Hold off on seed starting. I’ve gotten a lot better at this as I’ve matured as a gardener, but you really do not need to start a ton of seeds for Minnesota before late March or even April. Tomatoes, for example, can’t be planted outside without protection before Memorial Day (or the first week of June) most years. So, unless you plan to use row covers, cold frames or other season-extenders, starting seeds with the proper amount of time between germination and planting out will result in stronger plants. Check the back of the seed packet, count back from your last frost date (early to mid-May in most of Minnesota) and plan from there.

morning glory on fence
Growing flowering vines, like morning glories, on a trellis and fence increases privacy.

Grow up! As an urban gardener, my space is limited and growing plants on trellises and climbing apparatuses is the best way to grow more. I have a number of trellises in the garden, and by the end of summer, my back fence is covered with flowering vines. But I’ve got my eye on a couple of new places where I can grow vining crops. As the famous garden writer, Katharine White said, “onward and upward in the garden!”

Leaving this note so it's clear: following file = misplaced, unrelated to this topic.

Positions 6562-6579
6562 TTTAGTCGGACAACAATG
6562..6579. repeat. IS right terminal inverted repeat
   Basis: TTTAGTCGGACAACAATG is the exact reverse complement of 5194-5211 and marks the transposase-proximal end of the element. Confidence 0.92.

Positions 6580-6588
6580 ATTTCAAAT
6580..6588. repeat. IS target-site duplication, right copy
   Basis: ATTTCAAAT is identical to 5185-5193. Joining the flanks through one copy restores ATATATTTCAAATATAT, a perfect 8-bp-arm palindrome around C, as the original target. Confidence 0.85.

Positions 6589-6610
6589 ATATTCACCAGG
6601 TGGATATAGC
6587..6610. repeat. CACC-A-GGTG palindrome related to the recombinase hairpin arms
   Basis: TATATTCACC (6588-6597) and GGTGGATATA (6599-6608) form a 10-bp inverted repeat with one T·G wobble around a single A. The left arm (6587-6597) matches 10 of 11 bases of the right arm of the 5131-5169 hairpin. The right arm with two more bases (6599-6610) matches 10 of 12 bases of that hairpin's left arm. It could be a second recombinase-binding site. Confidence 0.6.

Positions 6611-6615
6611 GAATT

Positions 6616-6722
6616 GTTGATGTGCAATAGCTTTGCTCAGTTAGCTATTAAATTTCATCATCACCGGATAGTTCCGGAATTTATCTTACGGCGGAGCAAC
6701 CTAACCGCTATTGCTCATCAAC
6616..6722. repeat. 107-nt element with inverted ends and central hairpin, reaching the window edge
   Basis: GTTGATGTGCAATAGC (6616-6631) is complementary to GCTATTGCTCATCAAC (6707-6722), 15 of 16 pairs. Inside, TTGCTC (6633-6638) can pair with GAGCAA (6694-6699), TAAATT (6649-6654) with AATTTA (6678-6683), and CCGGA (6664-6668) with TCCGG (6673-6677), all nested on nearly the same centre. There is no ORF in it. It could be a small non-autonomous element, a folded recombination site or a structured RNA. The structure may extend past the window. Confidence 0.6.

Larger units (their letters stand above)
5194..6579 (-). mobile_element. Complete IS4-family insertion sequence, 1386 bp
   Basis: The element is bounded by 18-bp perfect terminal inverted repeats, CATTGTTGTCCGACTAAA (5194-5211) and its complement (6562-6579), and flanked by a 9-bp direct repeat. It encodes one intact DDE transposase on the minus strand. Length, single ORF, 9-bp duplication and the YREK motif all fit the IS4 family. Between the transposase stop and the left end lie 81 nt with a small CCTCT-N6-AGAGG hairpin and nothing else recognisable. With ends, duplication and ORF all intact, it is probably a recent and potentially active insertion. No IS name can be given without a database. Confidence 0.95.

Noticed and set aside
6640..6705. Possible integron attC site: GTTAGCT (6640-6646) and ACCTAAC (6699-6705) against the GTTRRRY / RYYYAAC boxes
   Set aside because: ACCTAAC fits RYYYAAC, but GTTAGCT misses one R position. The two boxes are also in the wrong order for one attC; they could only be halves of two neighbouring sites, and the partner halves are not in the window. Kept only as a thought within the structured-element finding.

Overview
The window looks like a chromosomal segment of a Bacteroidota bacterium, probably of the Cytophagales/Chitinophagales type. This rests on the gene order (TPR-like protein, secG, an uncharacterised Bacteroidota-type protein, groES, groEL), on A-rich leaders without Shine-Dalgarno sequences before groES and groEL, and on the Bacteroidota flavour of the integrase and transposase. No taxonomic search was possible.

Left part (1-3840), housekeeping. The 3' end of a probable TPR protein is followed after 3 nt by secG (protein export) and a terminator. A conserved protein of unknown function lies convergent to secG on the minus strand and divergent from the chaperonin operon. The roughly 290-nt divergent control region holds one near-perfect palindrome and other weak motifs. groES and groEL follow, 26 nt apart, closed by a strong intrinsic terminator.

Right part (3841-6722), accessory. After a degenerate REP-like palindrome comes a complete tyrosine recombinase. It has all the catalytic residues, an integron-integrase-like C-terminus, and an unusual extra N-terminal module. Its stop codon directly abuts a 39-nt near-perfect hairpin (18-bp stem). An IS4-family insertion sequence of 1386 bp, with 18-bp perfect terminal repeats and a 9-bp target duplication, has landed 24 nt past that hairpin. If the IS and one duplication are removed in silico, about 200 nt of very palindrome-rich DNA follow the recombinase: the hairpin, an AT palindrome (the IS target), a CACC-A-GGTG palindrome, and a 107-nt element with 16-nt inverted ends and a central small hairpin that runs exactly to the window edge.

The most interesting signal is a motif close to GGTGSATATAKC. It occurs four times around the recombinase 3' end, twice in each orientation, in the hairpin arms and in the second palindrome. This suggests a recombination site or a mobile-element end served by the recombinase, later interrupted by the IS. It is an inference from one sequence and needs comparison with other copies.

Whatever your resolutions or plans for next year, I wish you a happy, productive and meaningful 2019!

monarch on mexican sunflower
Why let a sunflower get so large? Because of monarchs, of course.

Best Tips for Starting Seeds Indoors

Over the years, I’ve had lots of successes and failures with indoor seed starting. While seed-starting time is in February or March in many parts of the country, early April is actually a really good time to start seeds indoors in Minnesota, especially if you are planning to grow warm season crops such as tomatoes.

So, here are my top six tips for starting seeds indoors successfully.

seedlingNo. 1 — Put them where you will see them. Many gardeners have to put their seed-starting set up in the basement. They end up forgetting to check them and before you know it, the seeds are dried up or overgrown. Put them in a prominent place so you are inclined to coddle them.

No. 2 — Let the breezes blow. Outdoors, your little seedlings will experience wind (where I live, it’s gale-force a lot of the time), so get them used to it with a fan set up near your seed starting area. Keep the fan on low to get the seedlings used to wind. This will also help reduce fungal diseases.

Tomato seeds planted and labeled.
Tomato seeds planted and labeled.